The Magician’s Land is an intricate thriller, a fantastical epic, and an epic of love and redemption that brings the Magicians trilogy to a magnificent conclusion, confirming it as one of the great achievements in modern fantasy. It’s the story of a boy becoming a man, an apprentice becoming a master, and a broken land finally becoming whole.
Housing Works Bookstore Café, 126 Crosby St. (btw E Houston and Prince St.)
subway: #1-2-3 to Times Square; transfer to N/R to Prince St.
walk E. 1 block, then N. 1 block to bookstore
212-334-3324 /
7:00pm / FREE

Elsewhere, but looks worth the detour:

The Age of Radiance: The Epic Rise and Dramatic Fall of the Atomic Age
From x-rays and Marie Curie to the use of the atomic bomb in World War II, to the 2011 meltdown in Japan, humans have had a complicated and difficult relationship with nuclear power. Craig Nelson illuminates the fascinating historical figures intertwined in this complex history, from Enrico Fermi to Ronald Reagan and more.

Craig Nelson’s books include The New York Times bestseller Rocket Men, as well as Thomas Paine, which won the Henry Adams Prize.
92nd Street Y, 1395 Lexington Ave. at 92nd St.
at 12:00 pm / $24
212-415-5500 /

♦ Before making final plans, we suggest you call the venue to confirm ticket availability, dates and times, as schedules are subject to change.
♦ NYCity is a big town with many visitors, where quality shows draw crowds. Try to reserve seats in advance, even if just on day of performance.

A PremierPub – Upper West Side

Dinosaur / 700 W125th St. @ 12th ave.

Walk only five minutes from the 125th St. station on the #1 line to find this authentic honky-tonk barbecue joint. Some folks think Dinosaur is just a place to eat ribs. Au contraire. With 24 carefully selected taps, this is a place to drink beer, and eat ribs.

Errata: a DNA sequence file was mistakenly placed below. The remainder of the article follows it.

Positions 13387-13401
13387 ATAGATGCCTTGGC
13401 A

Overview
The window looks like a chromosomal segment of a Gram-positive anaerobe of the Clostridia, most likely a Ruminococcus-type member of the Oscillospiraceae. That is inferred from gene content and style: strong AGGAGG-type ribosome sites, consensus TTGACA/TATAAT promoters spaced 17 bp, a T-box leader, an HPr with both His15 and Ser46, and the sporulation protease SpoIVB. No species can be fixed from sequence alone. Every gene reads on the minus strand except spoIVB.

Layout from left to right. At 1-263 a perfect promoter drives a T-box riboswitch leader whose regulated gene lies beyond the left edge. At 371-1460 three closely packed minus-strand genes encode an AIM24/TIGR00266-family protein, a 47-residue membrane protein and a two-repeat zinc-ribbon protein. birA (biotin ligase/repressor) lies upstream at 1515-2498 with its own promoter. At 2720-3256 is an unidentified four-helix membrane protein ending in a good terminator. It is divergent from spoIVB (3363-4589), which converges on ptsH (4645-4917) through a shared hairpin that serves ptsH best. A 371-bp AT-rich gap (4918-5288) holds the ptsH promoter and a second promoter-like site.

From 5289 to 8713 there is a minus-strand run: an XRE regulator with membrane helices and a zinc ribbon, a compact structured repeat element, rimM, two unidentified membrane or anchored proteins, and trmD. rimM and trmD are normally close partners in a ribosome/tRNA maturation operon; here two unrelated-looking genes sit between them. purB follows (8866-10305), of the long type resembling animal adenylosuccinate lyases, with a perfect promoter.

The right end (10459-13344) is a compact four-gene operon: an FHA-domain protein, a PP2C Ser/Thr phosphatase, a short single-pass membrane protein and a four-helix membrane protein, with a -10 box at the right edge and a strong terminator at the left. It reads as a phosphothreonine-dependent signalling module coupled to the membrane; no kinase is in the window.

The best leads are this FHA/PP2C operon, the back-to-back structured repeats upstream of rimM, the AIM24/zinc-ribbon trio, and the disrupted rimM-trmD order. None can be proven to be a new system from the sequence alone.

HarlHostStandNo food goes better with American craft ales than American barbecue. Dinosaur may be the best combo of good beer drinking and hearty eating in town, which makes the trip uptown to West Harlem totally worthwhile.

This second incarnation of Dinosaur in Harlem is in a two story, old brick warehouse near the Hudson River. Don’t let that run down exterior fool you. Inside it’s a large space with huge, rough wooden columns and unfinished wooden floors and brick walls – just right for a bbq joint. As soon as you open the front door you are hit with that tantalizing aroma of barbecue coming from the large open kitchen. Reminds me of those great rib joints I frequented when stationed in North Carolina all those years ago. If your stomach wasn’t grumbling before, it is now.

Head to the bar, sit down and try to decide on a beer. It’s not an easy decision – a good problem to have. This is a pretty damn good beer list to choose from, one that most beer bars should be jealous of. I love that they feature NY craft beers. You may want to try the four beer sampler, which is always fun, and in this place may be necessary.

The blues music playing in the background will get you in the mood for their North Carolina style barbecue, and even when it’s a full house your order shouldn’t take too long (assuming you snagged a table). The food is all slow smoked, so it’s already mostly done and ready to go. I always start with an order of their giant, spice rubbed wings, so good they may make you give up Buffalo wings.

Unfortunately, a place this good does not fly under the radar. There can be some long waits for a table at dinnertime. So you need a strategy – avoid prime time, and try not to arrive with your entire posse, which will limit your seating options.

A seat at the bar, a small table in the bar area, or in the summer, an outside table underneath what’s left of the elevated West Side Highway, all may open before a table inside the main dining room. Otherwise, try Dinosaur for lunch, or come very late for dinner, maybe after a show at the nearby Cotton Club nightclub.

Phone #: 212-694-1777
Hours: Mo-Th 11:30am-11:00pm; Fr-Sa 11:30am-12:00am;
Su 12:00pm-10:00pm
Happy Hour: 4-7pm every day; $1 off all drinks
Music: Fri / Sat 10:30pm
Subway: #1 to 125th St.
Walk 2 blk W on 125th St. to Dinosaur Bar-B-Q,
just past the elevated highway.

“Pub” is used in it’s broadest sense – bars, bar/restaurants, jazz clubs, wine bars, tapas bars, craft beer bars, dive bars, cocktail lounges, and of course, pubs – just about anyplace you can get a drink without a cover charge (except for certain jazz clubs).
If you have a fave premier pub or good eating place on Manhattan’s WestSide let us all know about it – leave a comment.